The Ultimate Objectives of Artificial Intelligence: Theoretical and Research Foundations, Philosophical and Psychological Implications

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Praeger, Jan 1, 1998 - Computers - 254 pages
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A critical examination of the advancing intellectual developments in artificial intelligence and evaluation of their salient philosophical and psychological implications. This book contains a wealth of research and theory across major domains of cognition that support the broad intellectual artificial intelligence objective of developing a structured and detailed unified science of human and computational intelligence.

The significant philosophical and psychological implications that derive from pursuing an extraordinary intellectual objective of developing an abstract science of intelligence supported by specific theory and research will be of special interest to creative scholars in the disciplines of the sciences of cognition. By considering philosophical and psychological implications derived directly from current theory and research, this book is distinguished from speculative books lacking in intellectual grounding.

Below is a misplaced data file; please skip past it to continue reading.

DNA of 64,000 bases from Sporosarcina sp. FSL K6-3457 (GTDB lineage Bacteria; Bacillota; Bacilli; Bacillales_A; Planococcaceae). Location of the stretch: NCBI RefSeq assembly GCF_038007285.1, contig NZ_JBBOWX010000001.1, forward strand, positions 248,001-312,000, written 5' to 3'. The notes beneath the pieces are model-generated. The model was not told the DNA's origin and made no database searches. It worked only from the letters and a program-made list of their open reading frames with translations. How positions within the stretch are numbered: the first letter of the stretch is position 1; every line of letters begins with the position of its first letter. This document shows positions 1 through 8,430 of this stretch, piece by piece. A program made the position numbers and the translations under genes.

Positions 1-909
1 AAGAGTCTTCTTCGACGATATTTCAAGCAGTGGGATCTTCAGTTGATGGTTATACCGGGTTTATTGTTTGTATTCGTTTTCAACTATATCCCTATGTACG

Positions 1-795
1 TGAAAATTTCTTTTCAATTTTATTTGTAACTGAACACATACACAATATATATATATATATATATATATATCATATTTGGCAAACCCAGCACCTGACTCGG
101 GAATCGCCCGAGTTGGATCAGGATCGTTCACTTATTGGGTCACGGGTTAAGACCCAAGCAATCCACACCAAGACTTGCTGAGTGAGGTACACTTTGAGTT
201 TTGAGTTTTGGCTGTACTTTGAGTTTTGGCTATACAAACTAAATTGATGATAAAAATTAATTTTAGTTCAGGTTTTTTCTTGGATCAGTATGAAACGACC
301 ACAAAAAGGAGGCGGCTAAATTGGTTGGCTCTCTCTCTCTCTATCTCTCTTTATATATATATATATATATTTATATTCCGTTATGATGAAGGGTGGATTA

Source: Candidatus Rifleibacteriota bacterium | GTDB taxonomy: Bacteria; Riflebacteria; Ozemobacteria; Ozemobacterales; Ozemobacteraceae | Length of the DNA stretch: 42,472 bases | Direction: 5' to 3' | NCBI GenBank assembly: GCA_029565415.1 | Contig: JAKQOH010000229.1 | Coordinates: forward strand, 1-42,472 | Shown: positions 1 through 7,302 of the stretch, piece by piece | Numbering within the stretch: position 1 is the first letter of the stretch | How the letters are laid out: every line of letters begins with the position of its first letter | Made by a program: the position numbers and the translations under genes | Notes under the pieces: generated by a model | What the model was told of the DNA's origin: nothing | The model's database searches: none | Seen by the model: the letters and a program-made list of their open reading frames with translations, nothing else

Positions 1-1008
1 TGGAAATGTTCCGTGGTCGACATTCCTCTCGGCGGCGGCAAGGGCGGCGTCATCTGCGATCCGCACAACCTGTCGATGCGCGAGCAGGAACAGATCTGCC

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Modeling of the Human Brain
Modeling Human Cognitive Processes

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About the author (1998)

MORTON WAGMAN is Professor Emeritus of Psychology at the University of Illinois, Urbana-Champaign, and is a Diplomate in Counseling Psychology, American Board of Professional Psychology. He was honored as Distinguished Psychologist by the American Psychological Association in 1990. His most recent books include The General Unified Theory of Intelligence (Praeger, 1997), Cognitive Science and the Symbolic Operations of Human and Artificial Intelligence (Praeger, 1997), Human Intellect and Cognitive Science (Praeger, 1996), The Sciences of Cognition (Praeger, 1995), Cognitive Psychology and Artificial Intelligence (Praeger, 1993), Cognitive Science and Concepts of Mind (Praeger, 1991), Artificial Intelligence and Human Cognition (Praeger, 1991), and The Dilemma and the Computer (Praeger, 1984).

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